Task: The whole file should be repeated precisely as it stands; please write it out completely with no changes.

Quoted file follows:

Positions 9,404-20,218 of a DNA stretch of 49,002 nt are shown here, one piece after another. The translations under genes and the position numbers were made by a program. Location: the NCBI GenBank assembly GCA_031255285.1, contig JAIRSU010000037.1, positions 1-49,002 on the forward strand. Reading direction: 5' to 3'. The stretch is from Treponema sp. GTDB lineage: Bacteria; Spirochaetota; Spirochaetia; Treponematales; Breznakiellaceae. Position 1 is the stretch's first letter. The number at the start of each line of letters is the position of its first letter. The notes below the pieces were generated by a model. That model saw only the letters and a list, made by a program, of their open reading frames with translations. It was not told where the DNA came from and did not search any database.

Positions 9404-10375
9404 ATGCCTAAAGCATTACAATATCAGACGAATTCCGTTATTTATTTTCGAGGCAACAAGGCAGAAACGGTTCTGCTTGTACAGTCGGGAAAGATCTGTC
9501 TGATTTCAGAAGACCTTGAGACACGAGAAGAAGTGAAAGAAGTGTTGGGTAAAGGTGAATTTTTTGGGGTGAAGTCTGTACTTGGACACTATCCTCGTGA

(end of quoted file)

Positions 9,404-20,218 of a DNA stretch of 49,002 nt are shown here, one piece after another. The translations under genes and the position numbers were made by a program. Location: the NCBI GenBank assembly GCA_031255285.1, contig JAIRSU010000037.1, positions 1-49,002 on the forward strand. Reading direction: 5' to 3'. The stretch is from Treponema sp. GTDB lineage: Bacteria; Spirochaetota; Spirochaetia; Treponematales; Breznakiellaceae. Position 1 is the stretch's first letter. The number at the start of each line of letters is the position of its first letter. The notes below the pieces were generated by a model. That model saw only the letters and a list, made by a program, of their open reading frames with translations. It was not told where the DNA came from and did not search any database.

Positions 9404-10375
9404 ATGCCTAAAGCATTACAATATCAGACGAATTCCGTTATTTATTTTCGAGGCAACAAGGCAGAAACGGTTCTGCTTGTACAGTCGGGAAAGATCTGTC
9501 TGATTTCAGAAGACCTTGAGACACGAGAAGAAGTGAAAGAAGTGTTGGGTAAAGGTGAATTTTTTGGGGTGAAGTCTGTACTTGGACACTATCCTCGTGA